The Data Protection Commissioner (DPC) has written to the Mother and Baby Homes Commission over the destruction of recordings of witness testimony.
It is understood the DPC has raised concerns with the commission and has asked it to provide the justification and legal basis for the deletion of the records.
A total of 550 people provided personal accounts to the confidential committee as part of a five-year investigation into mother and baby homes, however, these recordings have been destroyed and no verbatim transcripts were made of the testimony.
Survivors have strongly criticised the final report of the commission, which they say does not reflect their experiences. They say the wiping of these recordings has created a "verbatim void" and means they have again been forced to argue the truth of their own life experiences.
The commission said those who came forward were "orally asked for permission to record and told the recordings would be destroyed".
However, many survivors say they were not informed that the audio of their statements would be deleted.
"Survivors who gave evidence to the commission in good faith have stated that the record of their testimony was presented incorrectly, the recordings would have served as a means of verifying and allowing them to correct their written record to reflect the testimony they gave," said Maree Ryan-O'Brien of adoption rights group Aitheantas.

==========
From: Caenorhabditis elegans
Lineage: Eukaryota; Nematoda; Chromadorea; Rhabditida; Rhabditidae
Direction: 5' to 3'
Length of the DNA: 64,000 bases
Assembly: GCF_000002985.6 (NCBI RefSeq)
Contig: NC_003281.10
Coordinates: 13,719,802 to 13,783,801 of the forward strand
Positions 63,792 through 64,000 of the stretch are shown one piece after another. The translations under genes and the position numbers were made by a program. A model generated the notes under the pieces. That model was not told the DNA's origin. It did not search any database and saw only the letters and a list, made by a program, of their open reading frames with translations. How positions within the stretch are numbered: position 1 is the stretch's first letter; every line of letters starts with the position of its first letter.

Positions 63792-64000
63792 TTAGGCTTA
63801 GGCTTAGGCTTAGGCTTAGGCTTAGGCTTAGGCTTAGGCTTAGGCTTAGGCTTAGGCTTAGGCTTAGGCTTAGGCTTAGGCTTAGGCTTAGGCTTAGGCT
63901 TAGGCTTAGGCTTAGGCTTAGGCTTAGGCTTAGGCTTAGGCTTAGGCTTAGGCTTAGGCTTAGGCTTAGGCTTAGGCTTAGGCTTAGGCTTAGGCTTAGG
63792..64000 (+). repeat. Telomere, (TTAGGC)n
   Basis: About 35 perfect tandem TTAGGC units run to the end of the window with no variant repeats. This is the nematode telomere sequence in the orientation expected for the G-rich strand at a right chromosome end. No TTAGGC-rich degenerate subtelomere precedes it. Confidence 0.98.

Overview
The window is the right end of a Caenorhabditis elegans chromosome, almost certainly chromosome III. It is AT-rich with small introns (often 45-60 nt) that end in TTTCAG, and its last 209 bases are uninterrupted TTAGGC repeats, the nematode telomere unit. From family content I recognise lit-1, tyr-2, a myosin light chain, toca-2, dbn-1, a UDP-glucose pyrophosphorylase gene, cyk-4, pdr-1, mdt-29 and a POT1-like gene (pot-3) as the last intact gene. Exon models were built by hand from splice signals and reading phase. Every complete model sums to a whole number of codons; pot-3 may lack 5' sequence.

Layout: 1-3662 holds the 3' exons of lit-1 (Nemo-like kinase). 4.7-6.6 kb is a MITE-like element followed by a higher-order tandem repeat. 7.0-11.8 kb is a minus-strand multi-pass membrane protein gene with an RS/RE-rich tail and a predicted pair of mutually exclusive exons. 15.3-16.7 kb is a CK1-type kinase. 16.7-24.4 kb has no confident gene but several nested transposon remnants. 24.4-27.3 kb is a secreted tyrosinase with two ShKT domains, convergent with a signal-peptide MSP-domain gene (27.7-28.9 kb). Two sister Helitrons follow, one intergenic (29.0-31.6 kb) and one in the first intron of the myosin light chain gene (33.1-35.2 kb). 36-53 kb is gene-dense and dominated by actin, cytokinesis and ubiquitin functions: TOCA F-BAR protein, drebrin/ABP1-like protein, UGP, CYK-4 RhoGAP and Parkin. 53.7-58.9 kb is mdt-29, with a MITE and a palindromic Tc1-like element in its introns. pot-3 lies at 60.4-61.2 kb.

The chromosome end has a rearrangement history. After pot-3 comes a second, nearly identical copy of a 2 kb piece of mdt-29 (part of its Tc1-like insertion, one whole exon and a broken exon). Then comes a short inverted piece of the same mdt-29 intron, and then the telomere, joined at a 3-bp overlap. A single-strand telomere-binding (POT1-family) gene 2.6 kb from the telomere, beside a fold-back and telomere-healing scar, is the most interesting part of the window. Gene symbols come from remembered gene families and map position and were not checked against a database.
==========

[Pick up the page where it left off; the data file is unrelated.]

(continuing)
"Destroying the recorded statements effectively creates a 'verbatim void' – again leaving survivors having to argue the truth of their own life experiences," she said.
It is understood that the DPC yesterday wrote to the Mother and Baby Home Commission, which will be wound up at the end of this month, to raise questions about the manner in which consent was obtained for the deletion of records. Such destruction is regarded as a form of data processing.
Guidelines published by the DPC say consent must also be "freely given" and should not be relied upon as a legal basis where there is a "clear imbalance between the individual and the controller".
The DPC adds that this could occur in particular where the controller is a public authority, or employer, or otherwise in a position of power, and it is therefore unlikely that consent was freely given in the context of that relationship.
A DPC spokesperson confirmed they had contacted the commission, however, they declined to comment further.